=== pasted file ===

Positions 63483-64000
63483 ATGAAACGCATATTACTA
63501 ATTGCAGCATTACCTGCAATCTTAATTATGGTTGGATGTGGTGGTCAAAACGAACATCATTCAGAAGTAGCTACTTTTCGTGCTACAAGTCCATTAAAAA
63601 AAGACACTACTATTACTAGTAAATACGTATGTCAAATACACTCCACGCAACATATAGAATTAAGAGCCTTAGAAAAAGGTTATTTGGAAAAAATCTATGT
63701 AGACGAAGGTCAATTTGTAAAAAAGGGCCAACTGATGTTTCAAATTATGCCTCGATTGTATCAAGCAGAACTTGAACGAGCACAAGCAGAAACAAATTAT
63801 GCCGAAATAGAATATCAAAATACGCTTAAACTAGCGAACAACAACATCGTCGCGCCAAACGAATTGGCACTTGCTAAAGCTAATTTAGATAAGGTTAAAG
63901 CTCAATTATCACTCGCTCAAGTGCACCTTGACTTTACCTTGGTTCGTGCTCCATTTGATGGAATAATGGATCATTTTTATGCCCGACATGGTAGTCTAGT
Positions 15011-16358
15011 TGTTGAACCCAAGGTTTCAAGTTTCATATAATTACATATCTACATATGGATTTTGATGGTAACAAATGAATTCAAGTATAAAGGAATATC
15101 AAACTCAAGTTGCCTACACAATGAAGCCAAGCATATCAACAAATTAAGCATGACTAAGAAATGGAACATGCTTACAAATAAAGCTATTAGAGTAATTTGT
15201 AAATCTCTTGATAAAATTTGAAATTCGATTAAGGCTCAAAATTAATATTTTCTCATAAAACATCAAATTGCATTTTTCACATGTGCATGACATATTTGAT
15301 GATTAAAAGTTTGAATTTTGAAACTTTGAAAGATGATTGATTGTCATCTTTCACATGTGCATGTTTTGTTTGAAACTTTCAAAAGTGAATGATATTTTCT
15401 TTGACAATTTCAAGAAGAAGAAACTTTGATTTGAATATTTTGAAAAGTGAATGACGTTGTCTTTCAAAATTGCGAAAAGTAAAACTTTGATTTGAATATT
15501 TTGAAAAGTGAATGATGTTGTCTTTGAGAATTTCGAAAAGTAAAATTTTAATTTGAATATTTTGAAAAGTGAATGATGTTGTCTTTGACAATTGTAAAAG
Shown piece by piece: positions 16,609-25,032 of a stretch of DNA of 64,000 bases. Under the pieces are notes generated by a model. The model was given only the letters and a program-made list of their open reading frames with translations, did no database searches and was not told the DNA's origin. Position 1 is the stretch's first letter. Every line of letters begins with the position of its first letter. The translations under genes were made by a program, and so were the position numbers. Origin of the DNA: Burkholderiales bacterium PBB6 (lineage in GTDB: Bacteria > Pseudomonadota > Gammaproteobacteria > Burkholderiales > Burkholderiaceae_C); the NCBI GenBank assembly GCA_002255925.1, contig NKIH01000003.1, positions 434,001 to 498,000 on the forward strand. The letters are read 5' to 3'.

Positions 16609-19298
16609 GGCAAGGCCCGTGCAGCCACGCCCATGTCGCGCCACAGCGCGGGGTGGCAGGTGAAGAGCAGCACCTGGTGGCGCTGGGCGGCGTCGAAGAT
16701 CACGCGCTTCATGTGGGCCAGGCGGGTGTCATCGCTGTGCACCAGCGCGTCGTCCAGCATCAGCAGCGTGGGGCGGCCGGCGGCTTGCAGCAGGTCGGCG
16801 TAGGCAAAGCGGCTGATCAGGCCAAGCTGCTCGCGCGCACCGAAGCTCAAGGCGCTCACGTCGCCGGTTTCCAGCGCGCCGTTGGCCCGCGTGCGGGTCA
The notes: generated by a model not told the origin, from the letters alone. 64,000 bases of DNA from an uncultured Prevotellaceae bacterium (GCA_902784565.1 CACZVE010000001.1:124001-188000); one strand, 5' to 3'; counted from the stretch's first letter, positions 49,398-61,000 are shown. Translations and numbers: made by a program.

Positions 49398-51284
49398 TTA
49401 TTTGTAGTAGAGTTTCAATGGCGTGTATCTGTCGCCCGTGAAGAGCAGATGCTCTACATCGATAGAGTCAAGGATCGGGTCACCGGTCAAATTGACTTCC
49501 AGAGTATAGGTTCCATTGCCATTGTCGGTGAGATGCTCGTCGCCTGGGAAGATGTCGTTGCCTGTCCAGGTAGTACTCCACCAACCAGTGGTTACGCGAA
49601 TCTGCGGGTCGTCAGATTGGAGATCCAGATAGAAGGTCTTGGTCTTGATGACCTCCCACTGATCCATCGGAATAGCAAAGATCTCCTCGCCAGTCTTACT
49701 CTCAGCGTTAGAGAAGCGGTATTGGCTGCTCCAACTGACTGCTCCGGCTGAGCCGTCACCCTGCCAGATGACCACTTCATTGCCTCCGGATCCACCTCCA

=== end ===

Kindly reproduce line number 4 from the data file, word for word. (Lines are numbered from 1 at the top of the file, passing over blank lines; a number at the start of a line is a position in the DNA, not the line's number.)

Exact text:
63601 AAGACACTACTATTACTAGTAAATACGTATGTCAAATACACTCCACGCAACATATAGAATTAAGAGCCTTAGAAAAAGGTTATTTGGAAAAAATCTATGT